Review: Lively, uplifting ‘Come From Away’ performed with stunning precision

A scene from the touring musical "Come From Away," which opened Tuesday night at Proctors. (Matthew Murphy)

A scene from the touring musical "Come From Away," which opened Tuesday night at Proctors. (Matthew Murphy)

As my husband, Mark, said on the way home from Tuesday’s opening night of “Come from Away” at Proctors, “It felt like all one sentence.”


This musical, by Irene Hankoff and David Hein, is a (largely) breathless recounting of the events in Gander, Newfoundland, from Sept. 11-16, 2001, after all planes were grounded because of the destruction of the Twin Towers. The story focuses on the passengers of an American Airlines flight from London to Dallas, though there were nearly 7,000 passengers from 38 commercial flights (and four military planes) overwhelming the small town and testing its hospitality resources.

Gander, of course, passed the test, and so successfully that friendships between the residents and the travelers were formed and a 2011 reunion occurred. In short, the musical has been rightly called “feel-good” by critics and audiences since its Tony-nominated run in 2017. (Christopher Ashley won the award for best direction that year, and he is at the helm of this traveling production.)

From the first beat of the show, which runs 105 uninterrupted minutes, to the curtain call featuring a seven-member band playing lively Irish tunes, the characters and plot race by (sometimes faster than the ear can pick up all of the dialogue or lyrics). The production is an ensemble effort, with 12 performers taking multiple parts by, for example, changing up an accent or donning a cap, shifting quickly between the personalities of the townspeople and the passengers.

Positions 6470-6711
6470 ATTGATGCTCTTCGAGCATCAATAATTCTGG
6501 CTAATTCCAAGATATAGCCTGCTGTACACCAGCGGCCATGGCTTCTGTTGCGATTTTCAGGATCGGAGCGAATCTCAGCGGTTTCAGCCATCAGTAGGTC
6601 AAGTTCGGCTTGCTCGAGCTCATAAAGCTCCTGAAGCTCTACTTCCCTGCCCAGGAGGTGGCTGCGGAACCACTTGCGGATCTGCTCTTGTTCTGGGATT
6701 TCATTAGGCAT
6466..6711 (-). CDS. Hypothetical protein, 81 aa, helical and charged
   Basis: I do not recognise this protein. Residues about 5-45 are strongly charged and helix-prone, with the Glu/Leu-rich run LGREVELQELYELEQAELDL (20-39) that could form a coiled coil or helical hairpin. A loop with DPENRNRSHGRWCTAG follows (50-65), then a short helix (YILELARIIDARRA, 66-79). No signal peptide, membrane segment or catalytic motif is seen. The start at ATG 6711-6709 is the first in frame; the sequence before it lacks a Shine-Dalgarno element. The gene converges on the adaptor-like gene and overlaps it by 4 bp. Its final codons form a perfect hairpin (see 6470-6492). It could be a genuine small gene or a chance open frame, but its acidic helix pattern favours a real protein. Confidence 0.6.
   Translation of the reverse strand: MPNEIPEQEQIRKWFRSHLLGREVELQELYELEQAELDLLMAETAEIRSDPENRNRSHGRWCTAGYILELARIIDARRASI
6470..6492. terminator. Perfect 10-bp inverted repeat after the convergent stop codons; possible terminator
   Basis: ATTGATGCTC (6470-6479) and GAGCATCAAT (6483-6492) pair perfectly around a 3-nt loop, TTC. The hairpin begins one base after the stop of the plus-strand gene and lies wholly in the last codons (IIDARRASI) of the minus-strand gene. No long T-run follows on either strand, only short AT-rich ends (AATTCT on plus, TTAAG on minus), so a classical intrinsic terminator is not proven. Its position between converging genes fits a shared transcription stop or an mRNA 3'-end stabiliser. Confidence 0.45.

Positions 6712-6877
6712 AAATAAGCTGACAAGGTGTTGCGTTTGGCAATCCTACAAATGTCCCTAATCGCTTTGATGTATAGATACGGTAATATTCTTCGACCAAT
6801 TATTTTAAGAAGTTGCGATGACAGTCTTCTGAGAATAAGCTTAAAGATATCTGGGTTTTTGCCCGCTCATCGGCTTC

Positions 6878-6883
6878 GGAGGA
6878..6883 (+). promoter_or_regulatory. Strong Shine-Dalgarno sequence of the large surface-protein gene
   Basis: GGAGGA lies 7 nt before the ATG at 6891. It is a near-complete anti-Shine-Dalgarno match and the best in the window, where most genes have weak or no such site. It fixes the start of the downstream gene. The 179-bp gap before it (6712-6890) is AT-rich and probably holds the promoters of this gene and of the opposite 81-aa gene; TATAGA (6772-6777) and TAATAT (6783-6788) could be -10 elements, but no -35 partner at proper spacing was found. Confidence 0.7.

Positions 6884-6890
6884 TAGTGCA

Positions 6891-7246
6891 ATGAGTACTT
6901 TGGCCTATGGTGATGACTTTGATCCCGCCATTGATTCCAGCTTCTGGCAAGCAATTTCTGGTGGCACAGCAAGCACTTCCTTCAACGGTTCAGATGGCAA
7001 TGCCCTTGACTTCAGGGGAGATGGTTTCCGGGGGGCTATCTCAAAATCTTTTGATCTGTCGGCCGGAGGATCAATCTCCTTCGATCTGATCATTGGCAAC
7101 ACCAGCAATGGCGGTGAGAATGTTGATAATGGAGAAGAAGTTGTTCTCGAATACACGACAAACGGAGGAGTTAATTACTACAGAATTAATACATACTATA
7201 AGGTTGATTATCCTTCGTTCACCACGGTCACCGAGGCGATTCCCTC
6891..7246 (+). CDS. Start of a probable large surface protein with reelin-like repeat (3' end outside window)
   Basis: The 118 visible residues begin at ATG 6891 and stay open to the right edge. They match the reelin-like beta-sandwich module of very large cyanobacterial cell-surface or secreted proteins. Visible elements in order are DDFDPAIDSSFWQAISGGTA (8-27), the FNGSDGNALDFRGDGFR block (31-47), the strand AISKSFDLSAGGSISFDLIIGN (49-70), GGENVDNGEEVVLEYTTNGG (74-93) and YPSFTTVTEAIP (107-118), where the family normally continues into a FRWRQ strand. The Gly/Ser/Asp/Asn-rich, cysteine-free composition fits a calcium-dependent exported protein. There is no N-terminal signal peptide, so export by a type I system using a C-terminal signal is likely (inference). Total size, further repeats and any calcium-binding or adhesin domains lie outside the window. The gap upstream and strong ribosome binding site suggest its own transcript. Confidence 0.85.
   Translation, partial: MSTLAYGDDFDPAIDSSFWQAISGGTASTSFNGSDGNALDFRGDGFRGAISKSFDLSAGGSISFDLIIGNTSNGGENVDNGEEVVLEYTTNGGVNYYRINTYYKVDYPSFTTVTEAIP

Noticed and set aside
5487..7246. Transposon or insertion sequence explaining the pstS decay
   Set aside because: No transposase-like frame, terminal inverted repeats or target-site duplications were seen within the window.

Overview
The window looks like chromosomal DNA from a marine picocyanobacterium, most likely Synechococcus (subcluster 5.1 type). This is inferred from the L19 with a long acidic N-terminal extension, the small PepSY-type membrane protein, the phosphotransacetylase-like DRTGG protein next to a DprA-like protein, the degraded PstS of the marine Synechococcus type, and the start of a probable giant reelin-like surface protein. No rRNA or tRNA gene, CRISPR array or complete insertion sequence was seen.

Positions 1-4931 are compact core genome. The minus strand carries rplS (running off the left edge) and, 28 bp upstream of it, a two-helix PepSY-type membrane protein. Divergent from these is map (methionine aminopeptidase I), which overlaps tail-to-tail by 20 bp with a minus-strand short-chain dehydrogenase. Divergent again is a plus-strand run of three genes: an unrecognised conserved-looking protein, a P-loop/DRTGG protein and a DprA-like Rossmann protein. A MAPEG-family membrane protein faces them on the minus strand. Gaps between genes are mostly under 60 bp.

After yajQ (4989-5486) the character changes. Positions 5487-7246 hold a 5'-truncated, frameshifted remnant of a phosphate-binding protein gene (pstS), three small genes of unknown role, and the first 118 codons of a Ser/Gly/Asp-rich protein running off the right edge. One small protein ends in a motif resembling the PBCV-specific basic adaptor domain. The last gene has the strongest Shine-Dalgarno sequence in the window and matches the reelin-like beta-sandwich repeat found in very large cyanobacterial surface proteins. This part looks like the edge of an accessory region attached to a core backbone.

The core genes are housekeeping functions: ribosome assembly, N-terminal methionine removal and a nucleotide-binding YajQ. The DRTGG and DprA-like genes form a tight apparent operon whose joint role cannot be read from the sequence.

It’s not that we don’t get to know them well: Beverley (Marika Aubrey) sings about her career as a female pilot; Hannah (Sharriese Hamilton) is a mother frantically trying to reach her firefighting son in New York City and being consoled by Gander resident Beulah (Julie Johnson); the relationship of lovers Kevin J. (Nick Duckart) and Kevin T. (Jeremy Woodard) is tested by this calamitous chain of event; Ali (Duckart) faces the challenge of being a Muslim in light of the religious background of the 9/11 attackers; and, to his surprise, African American passenger Bob (James Earl Jones II) finds that, stranger though he is, he seems to be judged by his race less in Gander than he is back home in the U.S. Others in Tuesday’s stellar cast included Kevin Carolan, Kilty Reidy, Chamblee Ferguson, Christine Toy Johnson, Jane Bunting, and Sharone Sayegh.

Though there are some quiet moments — when the characters finally learn of what has happened in NYC and when Hannah sings about her son, for instance — the forward thrust of the show (that breathless, one-long-sentence feeling) is maintained by abrupt and crisp lighting changes (courtesy of Howell Binkley) and high-stepping choreography (Kelly Devine), as well as a revolving stage. In addition, the band (music direction by Cameron Moncur) often plays a thrumming underscore during dialogue, and the characters shift quickly from narrating directly to the audience, to speaking to each other, and to moving seamlessly into song.

Does it work? As a highly theatrical piece of art, done with stunning precision, it does.

And as upbeat commentary on our better angels, it does; that is, we can identify with the stranded travelers and the caring hosts in equal measure. The script is full of humor, both straightforward and ironic, which is where, in uncomfortable situations, most of us find some comfort.

Note: COVID concerns probably prevented this performance from being sold out, but the crowd was very large, thanks to vaccination and strict masking requirements. We were in the balcony, where we could also practice distancing.

‘Come from Away’

WHERE: Proctors Theatre, 432 State St.
WHEN: Through Jan. 30
HOW MUCH: $115.50- $25.50
MORE INFO: 518.346.6204, or

Categories: Entertainment, Life and Arts


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